Growing up in Japan, one of my favorite things to do on my way back from school was to go into the neighborhood wagashi (traditional Japanese sweets) store and admire all the beautiful treats that lined the counters with so many colors and shapes. When we had them at home, I often sat staring at my sweet before savoring it, wondering how on earth these edible gems were made. Who would have thought, years later in New York, I’d actually get a chance to meet a wagashi expert, Ms. Tomoko Yagi, who would humor my curiosity.
Ms. Yagi is a food consultant/instructor specializing in sweets whose creations are available at Soba-ya (www.sobaya-nyc.com) and Sakagura (www.sakagura.com). To explain the essence of wagashi, she brought up chanoyu, the Japanese tea ceremony. According to Ms. Yagi: “Wagashi are central to the Japanese tea ceremony, and the tea ceremony encapsulates what Japanese culture is all about. For example, expressing seasonality is an important feature of wagashi. Also, wagashi are supposed to please all five senses.” This explains why I was so charmed by the beautiful wagashi in my childhood and why my memories of wagashi are related to certain moments of the year.
New York Times:
Noodles are the focus at this bright, handsome little Japanese restaurant, one of several nearby owned by the same group. The soba noodles — buckwheat, pale tan and smooth — are served hot in soups or cold, a better bet for appreciating their lightness and clear flavors. Appetizers are excellent, differing night to night but sometimes including cooked marinated spinach, rice with shreds of marinated sardines and fried squares of marvelously fresh tofu.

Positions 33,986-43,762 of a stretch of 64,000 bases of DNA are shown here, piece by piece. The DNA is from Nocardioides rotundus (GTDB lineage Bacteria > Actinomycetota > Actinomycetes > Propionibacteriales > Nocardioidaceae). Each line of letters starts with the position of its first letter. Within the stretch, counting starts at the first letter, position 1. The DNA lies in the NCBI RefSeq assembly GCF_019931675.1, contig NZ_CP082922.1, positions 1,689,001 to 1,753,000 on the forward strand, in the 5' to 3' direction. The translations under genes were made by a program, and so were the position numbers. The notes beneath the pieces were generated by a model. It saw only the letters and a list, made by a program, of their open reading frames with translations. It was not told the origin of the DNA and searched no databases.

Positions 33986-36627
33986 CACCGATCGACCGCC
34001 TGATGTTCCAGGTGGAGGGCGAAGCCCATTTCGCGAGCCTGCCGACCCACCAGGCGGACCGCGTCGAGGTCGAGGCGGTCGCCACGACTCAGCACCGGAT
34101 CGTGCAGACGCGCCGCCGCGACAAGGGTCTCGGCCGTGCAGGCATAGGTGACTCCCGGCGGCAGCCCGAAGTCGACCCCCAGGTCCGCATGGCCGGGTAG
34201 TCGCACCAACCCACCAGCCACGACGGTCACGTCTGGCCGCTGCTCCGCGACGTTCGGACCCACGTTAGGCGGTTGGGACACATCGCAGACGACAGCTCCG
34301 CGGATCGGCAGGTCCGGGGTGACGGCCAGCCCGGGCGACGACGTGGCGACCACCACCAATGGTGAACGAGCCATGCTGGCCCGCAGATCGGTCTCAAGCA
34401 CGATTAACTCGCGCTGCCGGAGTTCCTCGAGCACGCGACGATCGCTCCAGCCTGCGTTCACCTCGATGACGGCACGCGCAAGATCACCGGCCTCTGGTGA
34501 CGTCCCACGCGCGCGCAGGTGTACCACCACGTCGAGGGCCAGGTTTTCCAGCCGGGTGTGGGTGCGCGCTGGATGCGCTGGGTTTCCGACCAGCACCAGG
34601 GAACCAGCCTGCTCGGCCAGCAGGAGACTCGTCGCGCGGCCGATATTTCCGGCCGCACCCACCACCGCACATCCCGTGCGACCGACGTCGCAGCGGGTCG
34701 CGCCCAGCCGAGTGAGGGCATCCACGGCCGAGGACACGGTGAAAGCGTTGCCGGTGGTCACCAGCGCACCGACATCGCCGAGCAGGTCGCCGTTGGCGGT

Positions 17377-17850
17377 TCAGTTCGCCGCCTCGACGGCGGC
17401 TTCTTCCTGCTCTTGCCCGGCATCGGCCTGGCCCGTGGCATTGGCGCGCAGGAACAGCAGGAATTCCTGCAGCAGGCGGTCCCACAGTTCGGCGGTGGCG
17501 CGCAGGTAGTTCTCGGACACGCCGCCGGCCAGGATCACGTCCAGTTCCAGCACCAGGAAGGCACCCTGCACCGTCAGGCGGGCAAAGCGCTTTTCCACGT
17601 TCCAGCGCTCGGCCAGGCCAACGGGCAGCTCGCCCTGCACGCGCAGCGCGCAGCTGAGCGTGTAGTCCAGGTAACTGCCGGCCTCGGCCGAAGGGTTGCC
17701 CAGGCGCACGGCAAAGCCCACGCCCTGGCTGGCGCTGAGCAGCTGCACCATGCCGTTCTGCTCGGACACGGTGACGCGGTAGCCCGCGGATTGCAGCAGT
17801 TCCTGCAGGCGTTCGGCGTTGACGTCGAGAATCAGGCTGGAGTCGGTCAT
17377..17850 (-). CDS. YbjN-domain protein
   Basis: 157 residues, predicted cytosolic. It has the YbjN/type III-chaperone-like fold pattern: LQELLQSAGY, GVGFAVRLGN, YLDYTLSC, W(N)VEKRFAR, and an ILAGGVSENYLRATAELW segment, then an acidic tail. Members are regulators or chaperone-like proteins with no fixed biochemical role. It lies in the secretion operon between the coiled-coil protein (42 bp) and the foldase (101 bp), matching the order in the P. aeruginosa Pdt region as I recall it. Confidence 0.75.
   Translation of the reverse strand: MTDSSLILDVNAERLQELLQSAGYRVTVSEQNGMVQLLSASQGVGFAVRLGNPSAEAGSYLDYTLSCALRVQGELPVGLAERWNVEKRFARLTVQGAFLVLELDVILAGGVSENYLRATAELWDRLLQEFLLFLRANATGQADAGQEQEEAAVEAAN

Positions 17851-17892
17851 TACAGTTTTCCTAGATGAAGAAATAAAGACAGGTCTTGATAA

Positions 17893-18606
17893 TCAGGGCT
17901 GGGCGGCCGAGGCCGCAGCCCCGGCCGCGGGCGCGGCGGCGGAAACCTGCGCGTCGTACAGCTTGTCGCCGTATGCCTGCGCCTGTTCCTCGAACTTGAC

New York Magazine:
In Japan, buckwheat soba and creamy udon noodles are enjoyed in restaurants and noodle bars for both their taste and nutritional value. Soba-Ya brings this tradition to the East Village with an impressive menu of cold and hot noodle dishes as well as Japanese standards like sweet potatoes, squash, and regional sake. If you feel confused by the many unfamiliar names and choices on the menu, the helpful staff will guide you. It’s easy to be surprised when even the ice cream comes in unusual (yet delicious) flavors like black sesame or honey wasabi.
Desginer Alexander Wang Tours New York-East Village
The Village Voice
July 11th, 2005
Who would guess this elegant new restaurant is a humble Japanese noodle shop? But it’s the East Village’s first offering hot and cold assemblages featuring either udon or soba. All the soup combinations sampled were excellent, including curried chicken with soba and udon with a mushroomy vegetables marriage.
Who could resist the appetizers like homemade shumai. Tempuras and lost in the extensive sake menu, a bar snack of raw baby squid marinated a fragrant dark liquid.
The New York Times
March 4th, 1998
Noodles are the focus at this bright, handsome little Japanese restaurant, one of several nearby owned by the same group. The soba noodles, buckwheat, pae tan and smooth, are served hot in soups or cold, a better bet for appreciating their lightness and clear flavors. Appetizers are excellent, differing right to night but sometimes including cooked marinated spinach rich with shreds of marinated sardines and fried squares of marvelous fresh tofu.